Calls for improvements in professional development have increased dramatically over the last decade (Wilson and Berne, 1999; Loucks-Horsley and Matsumoto, 1999) and numerous publications have advanced principles or “beliefs” to guide the design of professional development (e.g., Little, 1993; Ball, 1996; Black and Atkin, 1996; Loucks-Horsley, Hewson, Love, and Stiles, 1998). The literature documents a growing consensus that professional development designs should incorporate teachers’ prior experiences, active engagement, learning over time, close linkages to the school workplace, practicing and applying what is learned, and opportunities for follow-up with colleagues (Wilson and Berne, 1999); and there is an emerging consensus about the kinds of environments that facilitate teachers’ learning (NRC, 1999c).
At the same time, Wilson and Berne (1999) point out that little is known about what teachers actually learn (or do not learn) from either traditional inservice work or more recent forms of professional development. While some studies show connections between professional development and increases in student learning (e.g., Cohen and Hill, 2000; Kennedy, 1998; Carpenter, Fennema, Peterson, Chiang, and Loef, 1989; Fennema, Franke, Carpenter, and Carey, 1993), much remains to be understood about the interrelationships among professional development, teacher learning, knowledge of subject matter, pedagogy, and student learning.
HOW STANDARDS MIGHT INFLUENCE TEACHER DEVELOPMENT
If nationally developed standards are influencing the preparation of new teachers, there would be increased alignment of policies and practice with the standards. States, districts, and postsecondary institutions would create systems that enable prospective teachers to gain the knowledge and skills needed to help students meet standards-based learning goals. In particular, analysis of teacher-
preparation programs and course artifacts would verify that the professional development standards are being interpreted and implemented as intended. Evidence would also confirm that college and university educators are aligning the content and pedagogy of undergraduate courses, conventional teacher preparation programs, and alternate certification programs with expectations of the national standards. State licensure systems would set criteria for initial certification that require graduates to demonstrate their understanding of the standards, knowledge of the content and pedagogy described therein, and ability to implement standards-based instructional programs.
Policies and fiscal investments at local, state, and federal levels would focus on recertification criteria, professional development opportunities, and system-wide support strategies aligned with nationally developed standards in the three subject areas. Experienced teachers well-versed in the teaching, assessment, and professional development standards would be offered leadership roles to assist schools in implementing needed reforms.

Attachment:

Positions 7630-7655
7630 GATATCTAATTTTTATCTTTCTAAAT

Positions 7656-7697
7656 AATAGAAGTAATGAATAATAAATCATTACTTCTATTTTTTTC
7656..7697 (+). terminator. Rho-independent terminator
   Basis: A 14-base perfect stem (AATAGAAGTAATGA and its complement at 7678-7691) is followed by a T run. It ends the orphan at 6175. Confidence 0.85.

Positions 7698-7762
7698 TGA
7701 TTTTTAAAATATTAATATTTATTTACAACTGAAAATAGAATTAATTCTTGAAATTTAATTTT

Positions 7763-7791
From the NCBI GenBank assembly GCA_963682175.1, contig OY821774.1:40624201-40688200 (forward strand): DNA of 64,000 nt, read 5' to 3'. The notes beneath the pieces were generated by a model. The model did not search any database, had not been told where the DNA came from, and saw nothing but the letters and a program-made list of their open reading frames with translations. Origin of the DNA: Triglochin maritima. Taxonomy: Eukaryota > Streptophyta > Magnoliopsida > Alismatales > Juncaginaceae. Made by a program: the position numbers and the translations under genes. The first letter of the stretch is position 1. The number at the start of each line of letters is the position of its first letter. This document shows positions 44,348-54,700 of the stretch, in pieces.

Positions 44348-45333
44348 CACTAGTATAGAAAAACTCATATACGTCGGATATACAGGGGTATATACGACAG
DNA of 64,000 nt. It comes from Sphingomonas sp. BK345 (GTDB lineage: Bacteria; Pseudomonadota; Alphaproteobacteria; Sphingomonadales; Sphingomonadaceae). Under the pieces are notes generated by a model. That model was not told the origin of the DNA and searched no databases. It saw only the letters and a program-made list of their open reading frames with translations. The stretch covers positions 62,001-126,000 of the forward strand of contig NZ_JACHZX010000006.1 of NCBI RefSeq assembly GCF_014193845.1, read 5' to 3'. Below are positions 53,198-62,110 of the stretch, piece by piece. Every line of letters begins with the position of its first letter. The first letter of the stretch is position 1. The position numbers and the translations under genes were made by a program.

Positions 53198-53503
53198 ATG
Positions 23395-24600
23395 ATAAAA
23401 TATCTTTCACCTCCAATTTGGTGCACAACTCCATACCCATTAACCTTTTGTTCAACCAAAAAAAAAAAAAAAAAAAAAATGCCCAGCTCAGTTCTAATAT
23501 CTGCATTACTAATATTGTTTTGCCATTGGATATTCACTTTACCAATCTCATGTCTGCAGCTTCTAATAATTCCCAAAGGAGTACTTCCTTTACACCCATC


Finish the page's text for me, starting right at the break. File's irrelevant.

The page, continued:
States and localities would provide a rich “infrastructure” to support standards-based mathematics, science, and technology teaching. Administrators at school and district levels would possess the skills, commitment, and capabilities to promote collegial planning and dialogue about content, teaching, and assessment as called for in the national standards. Teachers would be motivated to enhance their understanding of standards-based content, ways to arrange appropriate learning experiences, and techniques for assessing what students understand. Recertification criteria and teacher evaluations would focus on evidence verifying the knowledge, skills, and practices advocated by the standards.
If standard-based visions of equity are being implemented, teacher preparation programs would prepare prospective teachers to teach in diverse classrooms, and teachers skilled in implementing standards-based education would be distributed so that all learners have access to high-quality learning opportunities.
THE TEACHER DEVELOPMENT CHANNEL AND NATIONALLY DEVELOPED STANDARDS
The Framework questions (see Figure 3–3) offer guidance in studying the influence of standards on teacher preparation, certification, and ongoing professional development by raising questions such as these:
How has the teacher development component of the education system responded to the introduction of nationally developed standards?
How are the standards being received and interpreted by higher education institutions in redesigning their teacher preparation and inservice programs, by state agencies in determining criteria for teacher licensure, and by schools and districts in hiring teachers and providing for their inservice learning?
What actions regarding allocations of time and resources have been taken by various components of the system to motivate and support needed professional development in relation to standards?
To what extent have teachers acquired more substantive knowledge of standards-based content and improved skills regarding pedagogy and collegial activity, as called for in the standards?
To what extent have teachers’ classroom and professional practices changed in relation to the teaching and assessment standards?
To what extent are all students provided with teachers who have the skills and content knowledge needed to teach the content described in the standards?
In summary, who has been affected and in what ways?
Studies that address such questions will enable the accumulation of evidence to formulate answers to the Framework’s two overarching questions: How has the system responded to the introduction of nationally developed standards? and What are the consequences for student learning?
The next chapter explores the third main channel of potential influence of nationally developed standards within the U.S. educa-